Valencia Talane

The Free State Hawks and the South African Police Service (SAPS) are Corruption Watch’s joint heroes of the week. On Tuesday, the crime fighters arrested nine police officers and six Home Affairs officials stationed at the Caledonspoort border post with Lesotho for corruption.

The group is believed to have allowed undocumented travellers from the mountain kingdom through the border, in return for bribes of about R150 from each person – in some instances enriching themselves to the tune of R200 000 a day.

Provincial Hawks head Senaba Mositi said the arrests were part of the police’s efforts to stop corruption in the province. The regional spokesperson for the National Prosecuting Authority, Phaladi Shuping, told Corruption Watch that the 15 appeared in the Fouriesburg Magistrates Court on Wednesday, but because they did not have legal representation, the case was postponed to Thursday.

“Although the accused had legal representation on Thursday, the case was further postponed to 20 May to give their counsel enough time to consult with them,” he added.

Bhutana Khompela, the MEC for police, roads and transport, was supportive of the efforts of his officers to “clean the rot and cancer of corruption within the SAPS”. “People accuse the government of keeping porous border posts when in actual fact officers are deployed there with trust,” said Khompela. “The country is facing serious challenges regarding cross-border crime such as trafficking of humans, hard drugs and other contraband stuff like cigarettes and motor vehicles, and stock theft.”

Corruption Watch reports

Corruption Watch has received a number of reports about border guards from the public with allegations ranging from bribes changing hands between officials and travellers, to officials who flout regulations, abuse their power and exploit members of the public. A whistle-blower reported an incident of alleged abuse of power by a senior immigration officer at the Grobler’s Bridge border post with Botswana in Limpopo. Travellers into South Africa were forced to pay bribes to the individual in fear of their passports being rejected.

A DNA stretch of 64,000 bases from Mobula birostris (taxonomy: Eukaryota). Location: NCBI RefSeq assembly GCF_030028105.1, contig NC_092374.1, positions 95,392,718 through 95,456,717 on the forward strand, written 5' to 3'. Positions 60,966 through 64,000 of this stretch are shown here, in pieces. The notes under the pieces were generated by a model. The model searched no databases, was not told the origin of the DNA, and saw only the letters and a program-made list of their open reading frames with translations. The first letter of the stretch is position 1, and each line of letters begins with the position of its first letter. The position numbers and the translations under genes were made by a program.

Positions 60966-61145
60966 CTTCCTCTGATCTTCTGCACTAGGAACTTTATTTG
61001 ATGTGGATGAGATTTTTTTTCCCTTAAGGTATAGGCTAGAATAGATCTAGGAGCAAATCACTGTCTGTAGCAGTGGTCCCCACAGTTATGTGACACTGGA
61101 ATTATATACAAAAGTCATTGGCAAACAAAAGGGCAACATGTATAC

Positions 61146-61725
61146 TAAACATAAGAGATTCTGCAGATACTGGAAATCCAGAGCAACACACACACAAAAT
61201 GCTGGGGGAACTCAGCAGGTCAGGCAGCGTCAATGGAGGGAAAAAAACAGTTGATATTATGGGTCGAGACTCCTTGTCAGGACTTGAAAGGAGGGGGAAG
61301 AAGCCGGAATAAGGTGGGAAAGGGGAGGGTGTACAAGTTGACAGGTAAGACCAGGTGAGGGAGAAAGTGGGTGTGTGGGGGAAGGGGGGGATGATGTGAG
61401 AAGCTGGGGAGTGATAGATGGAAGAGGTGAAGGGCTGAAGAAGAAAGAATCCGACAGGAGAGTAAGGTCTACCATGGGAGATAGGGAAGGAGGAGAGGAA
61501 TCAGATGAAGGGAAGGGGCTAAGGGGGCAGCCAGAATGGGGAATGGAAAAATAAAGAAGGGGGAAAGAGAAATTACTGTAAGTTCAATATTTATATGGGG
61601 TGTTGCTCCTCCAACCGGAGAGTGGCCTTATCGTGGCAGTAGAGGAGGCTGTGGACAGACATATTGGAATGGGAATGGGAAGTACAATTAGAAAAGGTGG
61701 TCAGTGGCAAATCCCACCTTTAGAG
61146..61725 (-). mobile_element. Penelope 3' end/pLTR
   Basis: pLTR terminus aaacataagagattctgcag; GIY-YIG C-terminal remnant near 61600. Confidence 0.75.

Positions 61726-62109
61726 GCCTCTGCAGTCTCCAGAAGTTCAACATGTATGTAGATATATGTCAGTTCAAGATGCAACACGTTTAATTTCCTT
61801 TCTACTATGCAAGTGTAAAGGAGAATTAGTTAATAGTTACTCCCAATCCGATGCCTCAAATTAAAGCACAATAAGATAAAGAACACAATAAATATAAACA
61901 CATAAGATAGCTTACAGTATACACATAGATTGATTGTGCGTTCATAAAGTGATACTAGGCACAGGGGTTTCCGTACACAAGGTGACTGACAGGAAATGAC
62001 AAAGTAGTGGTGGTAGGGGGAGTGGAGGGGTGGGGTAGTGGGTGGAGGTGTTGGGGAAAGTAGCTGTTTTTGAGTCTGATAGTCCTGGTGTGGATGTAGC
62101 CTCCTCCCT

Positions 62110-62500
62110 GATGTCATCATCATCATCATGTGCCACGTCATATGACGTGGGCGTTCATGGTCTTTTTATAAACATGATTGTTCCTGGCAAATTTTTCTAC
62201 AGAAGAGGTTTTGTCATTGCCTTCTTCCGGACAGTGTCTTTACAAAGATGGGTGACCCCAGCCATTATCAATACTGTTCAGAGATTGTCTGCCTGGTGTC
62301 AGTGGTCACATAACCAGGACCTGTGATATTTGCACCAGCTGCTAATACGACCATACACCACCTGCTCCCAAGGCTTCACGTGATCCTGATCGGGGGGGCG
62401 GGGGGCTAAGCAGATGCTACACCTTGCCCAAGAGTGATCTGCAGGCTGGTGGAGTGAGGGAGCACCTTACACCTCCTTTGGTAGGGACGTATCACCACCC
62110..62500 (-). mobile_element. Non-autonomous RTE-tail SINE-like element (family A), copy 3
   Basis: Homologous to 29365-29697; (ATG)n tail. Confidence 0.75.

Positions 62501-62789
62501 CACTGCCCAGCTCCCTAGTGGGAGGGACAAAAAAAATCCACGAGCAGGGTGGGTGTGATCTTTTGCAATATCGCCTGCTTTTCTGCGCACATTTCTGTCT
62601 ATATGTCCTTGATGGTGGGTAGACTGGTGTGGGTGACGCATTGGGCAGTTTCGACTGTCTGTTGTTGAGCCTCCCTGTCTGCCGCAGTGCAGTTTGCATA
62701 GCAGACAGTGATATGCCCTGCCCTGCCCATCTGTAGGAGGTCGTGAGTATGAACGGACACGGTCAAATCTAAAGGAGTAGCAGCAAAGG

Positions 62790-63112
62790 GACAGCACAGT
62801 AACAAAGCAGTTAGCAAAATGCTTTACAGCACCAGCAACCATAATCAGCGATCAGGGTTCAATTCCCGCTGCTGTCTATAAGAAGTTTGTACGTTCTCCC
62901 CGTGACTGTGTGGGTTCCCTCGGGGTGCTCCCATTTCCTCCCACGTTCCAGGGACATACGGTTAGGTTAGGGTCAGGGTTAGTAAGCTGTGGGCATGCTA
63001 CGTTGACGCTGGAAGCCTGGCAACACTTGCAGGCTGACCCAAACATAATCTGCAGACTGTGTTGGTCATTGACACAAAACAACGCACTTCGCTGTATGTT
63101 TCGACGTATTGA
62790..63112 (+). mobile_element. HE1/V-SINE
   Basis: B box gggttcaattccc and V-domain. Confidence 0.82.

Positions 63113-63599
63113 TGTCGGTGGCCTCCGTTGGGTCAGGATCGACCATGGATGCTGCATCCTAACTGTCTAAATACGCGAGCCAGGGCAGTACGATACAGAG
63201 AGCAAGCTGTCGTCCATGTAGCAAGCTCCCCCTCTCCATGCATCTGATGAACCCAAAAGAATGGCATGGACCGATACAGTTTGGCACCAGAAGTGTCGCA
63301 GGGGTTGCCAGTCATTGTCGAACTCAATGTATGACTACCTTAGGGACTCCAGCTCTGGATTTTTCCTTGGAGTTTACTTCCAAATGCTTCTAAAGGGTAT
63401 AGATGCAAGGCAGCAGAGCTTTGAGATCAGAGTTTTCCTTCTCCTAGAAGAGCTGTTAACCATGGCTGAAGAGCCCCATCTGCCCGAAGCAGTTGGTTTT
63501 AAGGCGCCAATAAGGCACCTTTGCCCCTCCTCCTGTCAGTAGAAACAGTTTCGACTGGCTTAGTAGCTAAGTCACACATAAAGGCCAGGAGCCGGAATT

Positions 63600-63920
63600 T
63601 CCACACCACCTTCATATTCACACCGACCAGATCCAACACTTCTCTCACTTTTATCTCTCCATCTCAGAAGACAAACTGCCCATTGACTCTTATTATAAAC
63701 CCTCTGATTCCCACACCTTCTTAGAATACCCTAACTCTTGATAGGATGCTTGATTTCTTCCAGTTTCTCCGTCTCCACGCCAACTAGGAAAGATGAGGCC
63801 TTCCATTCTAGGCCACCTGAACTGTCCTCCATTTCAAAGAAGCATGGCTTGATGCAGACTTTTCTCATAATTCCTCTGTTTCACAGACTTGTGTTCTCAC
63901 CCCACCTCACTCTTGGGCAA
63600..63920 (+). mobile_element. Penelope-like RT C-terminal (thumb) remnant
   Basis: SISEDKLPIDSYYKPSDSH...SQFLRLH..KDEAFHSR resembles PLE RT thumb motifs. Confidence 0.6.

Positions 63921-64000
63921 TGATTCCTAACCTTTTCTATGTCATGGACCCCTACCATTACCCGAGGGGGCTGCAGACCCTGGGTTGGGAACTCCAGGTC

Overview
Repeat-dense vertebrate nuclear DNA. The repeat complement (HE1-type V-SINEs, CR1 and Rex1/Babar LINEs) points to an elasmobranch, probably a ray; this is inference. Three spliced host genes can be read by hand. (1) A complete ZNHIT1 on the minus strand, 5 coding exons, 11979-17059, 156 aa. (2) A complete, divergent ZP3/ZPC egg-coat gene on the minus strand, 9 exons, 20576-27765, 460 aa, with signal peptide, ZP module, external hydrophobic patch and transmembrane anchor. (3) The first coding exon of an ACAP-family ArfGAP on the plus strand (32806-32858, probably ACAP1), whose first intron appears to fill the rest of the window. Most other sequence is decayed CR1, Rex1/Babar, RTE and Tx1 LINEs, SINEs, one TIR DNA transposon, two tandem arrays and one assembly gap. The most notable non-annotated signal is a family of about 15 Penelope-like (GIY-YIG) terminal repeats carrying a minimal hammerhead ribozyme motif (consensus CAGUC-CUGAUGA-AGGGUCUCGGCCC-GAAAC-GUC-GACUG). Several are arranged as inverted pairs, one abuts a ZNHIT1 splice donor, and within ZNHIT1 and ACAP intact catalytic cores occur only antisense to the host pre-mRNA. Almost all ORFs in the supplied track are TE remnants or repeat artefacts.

Some of the people waiting in a queue, including the whistle-blower, were allegedly taken to a section of the office by another official, where they stood conveniently close to a desk onto which they could deposit the bribe when instructed to do so.

Another whistle-blower reported officials’ conduct at South Africa’s busiest post, Beit Bridge, also in Limpopo but on the border with Zimbabwe. The whistle-blower alleged that several of the officials at the post made large sums of money from bribes paid regularly by freight truckers.

According to the Limpopo Roads and Transport Department, the two posts are the only ones that offer freight transportation facilities, and the South African National Roads Agency Limited cites a figure of 1 200 trucks a day travelling between Musina and Zimbabwe.

In another report to Corruption Watch, a whistle-blower alleged company fraud enabled by border post officials. A company contracted to one of the country’s largest food manufacturing brands would label its goods as being for export, only to sell them locally, while obtaining border control documentation fraudulently.

South Africa has more than 60 border posts shared mainly with Lesotho, Swaziland, Mozambique, Zimbabwe, Botswana and Namibia. Services at the posts range from security to immigration and customs and excise. Facilities are run through a collaboration between the Home Affairs Department, the South African Revenue Services and the SAPS.

In the wake of the Free State incident, Police Minister Nathi Mthethwa has cautioned members of the public who pay bribes to officials to refrain from doing so. He also urged SAPS officials to arrest without hesitation any person who tried to bribe them.

“We have emphasised to SAPS management to intensify the war on corruption,” said Mthethwa. “We shall ensure that we clean [up] the SAPS and further believe that this arrest will send a message that tsotsi-cops have no place within the SAPS.”

Crime doesn’t pay – and certainly not for police officers and Home Affairs officials manning South Africa’s Caledonspoort border post with Lesotho. The Free State Hawks and the SAPS are our heroes this week for arresting 15 officials for demanding bribes.
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